So You Have a Disability? Part 2


A Blind Man’s Insights into Daily Life for a Disabled Person

Part 2

 By: Mark Stanford, Master of Arts in Teaching-MAT

Being a teenager is tough, now multiply that by two and you just entered the life of a disabled teen…it’s not fun.

My name is Mark, I am a masters degree holding teacher with some training in special education, but more importantly I am colorblind and legally blind. In my last piece I covered my early life, this article will be focusing more on my teenage years and early adulthood.  The most important part of this entire piece is this disclaimer; please read this before reading any further: All stories I tell about myself are meant to be taken lightly.  Please do not consider this a rant of a bitter, disabled man.

Probably everyone who reads this will have already gone through puberty, is going through it, or has children or knows children currently going through it, so the number one thing to do is be kind and understand that they, or you, are a hormonal mess and have little or no self control over their emotions. I was no different than any other teen, except for one major factor, I was practically blind.  I started my teenage years, in a slight depression that worsened as I neared the age of 15, which in the United States and more specifically in the rural south is the beginning of your freedom because you can get your driver’s license.  In short, I did not and still do not qualify for a license. I am living in the worst place for an immobile blind person to live, so those of you who live in a city and hate public transportation, remember it’s better than sitting at home and begging for rides from people.

What you as the reader need to understand is if you have a disability, have disabled friends or family, you will need to build a support system.  I was lucky enough to make some of the best lifelong friends, who would help me at the drop of a hat.  If you do not have a support system you will fail in life as a person with a disability.  If you have a disabled child, who will not be able to drive in the future and you know it, address it with them sooner rather than later. I basically figured it out the hard way one day that there was no way I was going to be able to drive.  This hits hard for many teenagers, they may even be depressed for a while about it, but do not let that make you feel bad. Even at twenty-six years old, I still get depressed from time to time because of my problems.

As I grew up, I began to find reasons why driving was not worth it and eventually overcame my depression as I exited my teenage years.  Look at it like this:

  1. No car payment
  2. No car insurance payment
  3. No risk of DUI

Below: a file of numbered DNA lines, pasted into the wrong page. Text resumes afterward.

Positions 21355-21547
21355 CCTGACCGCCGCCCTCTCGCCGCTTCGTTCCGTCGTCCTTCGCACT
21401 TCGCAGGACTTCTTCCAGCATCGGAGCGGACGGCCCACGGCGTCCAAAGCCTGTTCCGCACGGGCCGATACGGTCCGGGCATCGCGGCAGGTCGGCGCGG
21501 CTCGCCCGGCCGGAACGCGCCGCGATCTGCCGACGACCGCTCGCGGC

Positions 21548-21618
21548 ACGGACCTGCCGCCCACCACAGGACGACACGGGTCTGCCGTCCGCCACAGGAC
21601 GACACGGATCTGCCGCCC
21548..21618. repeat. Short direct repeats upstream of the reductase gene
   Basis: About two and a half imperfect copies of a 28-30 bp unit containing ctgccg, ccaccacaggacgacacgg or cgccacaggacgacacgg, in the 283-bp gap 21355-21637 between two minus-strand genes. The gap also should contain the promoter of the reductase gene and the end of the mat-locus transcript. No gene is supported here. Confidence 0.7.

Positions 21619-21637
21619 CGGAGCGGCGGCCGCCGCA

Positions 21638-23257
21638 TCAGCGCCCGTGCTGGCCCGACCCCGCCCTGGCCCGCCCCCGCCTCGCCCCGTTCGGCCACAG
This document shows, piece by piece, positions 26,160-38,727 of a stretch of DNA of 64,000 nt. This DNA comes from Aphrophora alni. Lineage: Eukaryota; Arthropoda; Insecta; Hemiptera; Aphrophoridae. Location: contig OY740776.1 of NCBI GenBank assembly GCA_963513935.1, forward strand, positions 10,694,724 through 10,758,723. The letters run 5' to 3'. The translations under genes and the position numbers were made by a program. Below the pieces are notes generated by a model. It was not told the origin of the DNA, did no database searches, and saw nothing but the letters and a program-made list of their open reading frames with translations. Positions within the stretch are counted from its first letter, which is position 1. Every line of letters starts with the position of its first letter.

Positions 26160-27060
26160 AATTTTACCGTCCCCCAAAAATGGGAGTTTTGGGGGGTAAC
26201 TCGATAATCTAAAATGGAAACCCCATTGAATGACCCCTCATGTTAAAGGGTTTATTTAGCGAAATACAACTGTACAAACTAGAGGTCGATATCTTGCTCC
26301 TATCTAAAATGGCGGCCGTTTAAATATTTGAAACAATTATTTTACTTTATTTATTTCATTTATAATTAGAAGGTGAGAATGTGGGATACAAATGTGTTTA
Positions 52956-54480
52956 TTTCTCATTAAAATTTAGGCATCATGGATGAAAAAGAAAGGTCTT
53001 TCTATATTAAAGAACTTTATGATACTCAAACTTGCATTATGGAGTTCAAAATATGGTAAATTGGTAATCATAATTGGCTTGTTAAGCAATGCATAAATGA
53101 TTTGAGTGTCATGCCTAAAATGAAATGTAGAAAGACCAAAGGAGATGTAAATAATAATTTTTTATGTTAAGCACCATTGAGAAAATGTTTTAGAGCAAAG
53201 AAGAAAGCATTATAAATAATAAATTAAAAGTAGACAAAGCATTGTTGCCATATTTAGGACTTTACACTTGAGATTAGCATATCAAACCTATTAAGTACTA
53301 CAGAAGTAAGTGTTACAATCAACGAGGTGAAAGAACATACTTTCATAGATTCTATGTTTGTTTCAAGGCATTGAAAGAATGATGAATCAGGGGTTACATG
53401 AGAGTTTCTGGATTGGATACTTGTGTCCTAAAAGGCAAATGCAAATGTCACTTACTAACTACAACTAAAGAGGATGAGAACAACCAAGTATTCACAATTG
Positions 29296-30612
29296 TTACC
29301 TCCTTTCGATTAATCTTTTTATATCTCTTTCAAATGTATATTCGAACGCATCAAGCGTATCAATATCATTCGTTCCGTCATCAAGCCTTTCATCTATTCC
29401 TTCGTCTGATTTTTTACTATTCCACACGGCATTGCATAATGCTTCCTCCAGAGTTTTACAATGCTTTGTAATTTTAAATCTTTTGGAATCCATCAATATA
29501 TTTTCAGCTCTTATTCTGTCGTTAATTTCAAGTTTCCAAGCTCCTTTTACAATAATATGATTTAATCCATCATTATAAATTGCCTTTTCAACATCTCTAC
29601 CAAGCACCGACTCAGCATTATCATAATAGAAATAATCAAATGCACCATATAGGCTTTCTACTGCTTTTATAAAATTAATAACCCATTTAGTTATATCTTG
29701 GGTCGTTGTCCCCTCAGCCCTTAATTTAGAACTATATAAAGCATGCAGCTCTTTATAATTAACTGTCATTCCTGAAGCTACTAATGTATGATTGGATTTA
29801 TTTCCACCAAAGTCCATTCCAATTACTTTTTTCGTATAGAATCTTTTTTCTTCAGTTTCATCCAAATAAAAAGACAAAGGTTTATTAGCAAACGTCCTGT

4. No cost of gas (unless you are a good friend like me and chip in some gas money occasionally)
  5. Never the designated driver
  6. Get to the front of lines at amusement parks and theme parks if you make enough of a fuss
  7. Play off of women’s sympathies to score dates
  8. Lets face it, while being alone on occasion is great, it’s more fun to be with friends when going places
  9. No cost of car repairs
  10. If you find a significant other, who likes you enough and does not care about your disability, congratulations because in today’s superficial society you hit the jackpot and you need to put a ring on it

I have been lucky enough in my life to have friends, who instead of ignoring my problems, openly discuss and joke about them, which is personally how I like it.  I would rather people poke fun about me not seeing something than treat my disability like the elephant in the room.

As much as this sounds like a lawsuit television commercial, if you or someone you know has disabilities do not turn your back on them and help to build their support system.  Make friends fast and ask them for help, if they really are your friends they will not hesitate to help you even if it means they will not be able to do something for themselves.  I have had many friends put their lives on hold to help me in the past.  I had a friend, and fraternity brother, have me to his pre-wedding festivities with the bridal party even though I was not part of the wedding because it was the only way I would be able to go to his wedding.  Another brother, who was a groomsman in the wedding, took me down there to spend the weekend with friends and family, who I did not even know.  They took me in as though I was one of their own children, I felt so blessed and honored that they considered me so important to them that they would go out of their way to accommodate ME of all people.  When I was in high school my friendships got so close that before I could even speak up in a class to tell a teacher I could not see or read something they had written on the board, half of the class would blurt out “MARK CAN’T SEE THAT”, and instead of being embarrassed I was PROUD to have such great friends, who were thinking of me as much as they did and still do to this day.


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